The Best Sleeping Position After Cataract Surgery

Our academic-grade clinic is, without a doubt, one of the best surgical facilities in the country for cataract surgery.

 There are many things you can do to promote a healthy, trouble-free recovery after cataract surgery. One of these is to consider how you’re going to sleep post-procedure. 

Believe it or not, your hours of slumber in the first few days and weeks after your operation can have a significant impact on how your body reacts and heals. As well as sleep position, there are other important factors that affect the healing process.

How You Sleep, Where You Sleep, and More Post-Op Information

  • Is lying on my back the best sleeping position after cataract surgery?
  • The importance of your eye guard
  • Don’t touch!

Is lying on my back the best sleeping position after cataract surgery?

Any quick online search will tell you that the best sleeping position after a cataract operation is on your back. Now, this is great if this is your natural sleeping position. But what if you’re a lifelong front sleeper? Or the only way you can doze off is on the side that happens to be the one that you’re due to have the operation on?

Never fear because there are ways around this. Try the following:

  • Try to fall asleep on your back by plumping plenty of pillows around you—almost creating a barrier that will help stop you from turning over in your sleep.
  • Sleep on the opposite side. So, if your left eye has been operated on, then curl up on your right.
  • Spend the first couple of nights sleeping semi-upright. Maybe use a reclining chair to do this or with extra pillows behind your head and back.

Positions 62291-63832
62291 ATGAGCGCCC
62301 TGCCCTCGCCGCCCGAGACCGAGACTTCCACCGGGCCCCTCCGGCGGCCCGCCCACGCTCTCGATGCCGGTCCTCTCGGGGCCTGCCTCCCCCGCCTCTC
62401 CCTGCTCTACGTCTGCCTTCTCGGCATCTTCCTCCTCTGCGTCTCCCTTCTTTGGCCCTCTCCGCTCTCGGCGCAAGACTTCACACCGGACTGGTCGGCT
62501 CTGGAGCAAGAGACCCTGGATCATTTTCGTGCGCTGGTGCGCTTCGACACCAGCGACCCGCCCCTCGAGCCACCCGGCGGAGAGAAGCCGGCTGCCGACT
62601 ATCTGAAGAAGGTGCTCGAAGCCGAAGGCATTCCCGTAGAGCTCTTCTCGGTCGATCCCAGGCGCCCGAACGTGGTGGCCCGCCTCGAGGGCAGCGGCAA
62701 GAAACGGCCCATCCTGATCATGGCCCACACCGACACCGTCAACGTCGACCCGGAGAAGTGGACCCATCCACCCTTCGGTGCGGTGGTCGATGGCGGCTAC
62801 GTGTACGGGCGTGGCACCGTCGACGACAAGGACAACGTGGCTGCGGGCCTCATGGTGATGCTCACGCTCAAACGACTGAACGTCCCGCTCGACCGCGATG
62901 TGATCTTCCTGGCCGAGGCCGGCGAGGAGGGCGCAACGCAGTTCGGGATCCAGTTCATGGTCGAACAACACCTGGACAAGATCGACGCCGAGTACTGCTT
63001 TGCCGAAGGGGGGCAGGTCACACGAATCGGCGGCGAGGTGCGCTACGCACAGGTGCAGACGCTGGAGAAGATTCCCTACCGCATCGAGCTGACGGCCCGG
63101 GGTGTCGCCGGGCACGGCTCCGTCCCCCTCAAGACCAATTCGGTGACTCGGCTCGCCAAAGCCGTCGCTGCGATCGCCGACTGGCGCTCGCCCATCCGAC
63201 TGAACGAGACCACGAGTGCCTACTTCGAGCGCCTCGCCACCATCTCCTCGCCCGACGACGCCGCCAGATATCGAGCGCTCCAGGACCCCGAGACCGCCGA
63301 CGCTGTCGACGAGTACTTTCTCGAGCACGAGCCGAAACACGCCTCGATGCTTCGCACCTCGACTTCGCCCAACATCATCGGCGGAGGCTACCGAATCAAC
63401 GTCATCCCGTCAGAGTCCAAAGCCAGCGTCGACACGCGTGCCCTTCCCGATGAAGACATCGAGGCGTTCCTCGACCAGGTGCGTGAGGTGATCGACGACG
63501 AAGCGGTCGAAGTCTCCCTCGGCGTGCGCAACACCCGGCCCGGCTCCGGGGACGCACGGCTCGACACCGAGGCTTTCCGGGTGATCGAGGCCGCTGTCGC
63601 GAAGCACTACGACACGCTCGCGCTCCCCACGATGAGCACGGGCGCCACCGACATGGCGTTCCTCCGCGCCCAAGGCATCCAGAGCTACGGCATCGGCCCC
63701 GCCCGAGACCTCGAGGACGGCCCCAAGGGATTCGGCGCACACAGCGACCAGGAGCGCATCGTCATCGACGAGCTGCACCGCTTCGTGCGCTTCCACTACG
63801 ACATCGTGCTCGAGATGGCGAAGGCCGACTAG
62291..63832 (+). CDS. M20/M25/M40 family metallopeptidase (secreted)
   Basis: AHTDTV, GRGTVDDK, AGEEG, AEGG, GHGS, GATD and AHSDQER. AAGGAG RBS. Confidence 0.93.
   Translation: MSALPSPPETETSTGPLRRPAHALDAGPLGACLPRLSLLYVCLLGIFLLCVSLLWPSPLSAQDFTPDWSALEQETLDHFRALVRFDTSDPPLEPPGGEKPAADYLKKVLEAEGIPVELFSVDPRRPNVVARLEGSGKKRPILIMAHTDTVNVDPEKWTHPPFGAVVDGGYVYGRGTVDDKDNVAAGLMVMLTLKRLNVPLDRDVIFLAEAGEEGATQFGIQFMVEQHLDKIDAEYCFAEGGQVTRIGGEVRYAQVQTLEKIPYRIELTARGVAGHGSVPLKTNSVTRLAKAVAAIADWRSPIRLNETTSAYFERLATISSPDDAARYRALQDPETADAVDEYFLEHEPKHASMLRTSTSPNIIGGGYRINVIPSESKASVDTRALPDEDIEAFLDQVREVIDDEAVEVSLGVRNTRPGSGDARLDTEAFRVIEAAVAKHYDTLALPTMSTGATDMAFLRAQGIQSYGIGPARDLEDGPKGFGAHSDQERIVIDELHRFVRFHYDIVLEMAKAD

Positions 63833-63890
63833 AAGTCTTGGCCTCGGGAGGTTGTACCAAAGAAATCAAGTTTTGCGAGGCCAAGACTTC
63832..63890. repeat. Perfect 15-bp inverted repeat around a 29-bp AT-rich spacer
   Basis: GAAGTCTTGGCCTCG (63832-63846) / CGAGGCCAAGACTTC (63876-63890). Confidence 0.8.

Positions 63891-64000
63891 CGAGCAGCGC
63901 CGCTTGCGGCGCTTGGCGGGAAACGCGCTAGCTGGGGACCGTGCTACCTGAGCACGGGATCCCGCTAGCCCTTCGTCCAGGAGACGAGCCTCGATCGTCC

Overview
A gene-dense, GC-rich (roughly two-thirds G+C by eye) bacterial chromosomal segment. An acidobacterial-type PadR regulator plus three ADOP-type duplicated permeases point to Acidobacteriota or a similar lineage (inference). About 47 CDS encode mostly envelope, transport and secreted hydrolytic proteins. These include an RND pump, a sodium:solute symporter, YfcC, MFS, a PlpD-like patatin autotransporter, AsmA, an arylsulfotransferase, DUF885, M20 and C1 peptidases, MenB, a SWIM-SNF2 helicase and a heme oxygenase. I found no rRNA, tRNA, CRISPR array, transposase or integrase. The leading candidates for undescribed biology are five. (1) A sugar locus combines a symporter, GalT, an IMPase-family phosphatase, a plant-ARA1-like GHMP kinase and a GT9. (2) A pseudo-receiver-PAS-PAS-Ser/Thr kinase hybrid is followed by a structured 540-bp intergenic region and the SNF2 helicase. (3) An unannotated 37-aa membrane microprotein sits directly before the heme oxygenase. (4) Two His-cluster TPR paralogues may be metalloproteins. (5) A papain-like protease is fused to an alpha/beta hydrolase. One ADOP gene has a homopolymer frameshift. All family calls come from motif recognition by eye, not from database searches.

The whole idea is to prevent introducing any bacteria or dirt into the eye that could cause an infection risk. This brings us neatly to the role of your eye shield.

The importance of your eye guard

You’ll leave the clinic with an eye shield in place. This is a vital piece of kit that’s extremely effective in preventing anything from entering the eye during the critical healing process. 

So… This means that you absolutely have to wear this at any time that you feel like you’re going to fall asleep. When it’s in place, even if you turn over onto your front or side in your sleep, it’ll keep the eye protected. If you only remember one piece of advice, then it should be how critical it is to wear the eye shield exactly as your surgeon instructs.

Don’t touch!

You must also resist the urge to touch your eye. Yes, that means no rubbing, scratching, or poking (apart from when you need to add the eyedrops you’ll be prescribed). Even the cleanest of fingers can potentially introduce infection into the eye.

You’ll also need to avoid:

  • Getting water in the eye
  • Putting pressure on the eye
  • Being in direct sunlight without wearing sunglasses

These precautions—including wearing the eye shield when you sleep—will become less critical after the first week of surgery. Your surgeon will give you a detailed timescale of what you can and can’t do—but rest assured that most people can gradually resume normal(ish) light activities within a few hours of returning home after surgery.

Get All the Answers at the Modern Cataract Surgery Clinic

Our academic-grade clinic is, without a doubt, one of the best surgical facilities in the country for cataract surgery. Not only do you benefit from the expertise of one of the world’s best surgeons—Dr. Brent Bellotte MD—but our bedside manner (AKA our pre, during, and post-op care) will answer all your questions and address any anxieties.

We know that, while millions of cataract procedures are carried out each year, the operation is anything but routine for you. No question is out of bounds… If you want to know the answer, our expert team wants you to ask it.

Find out why we’re the go-to clinic for those who demand the ultimate eye care at


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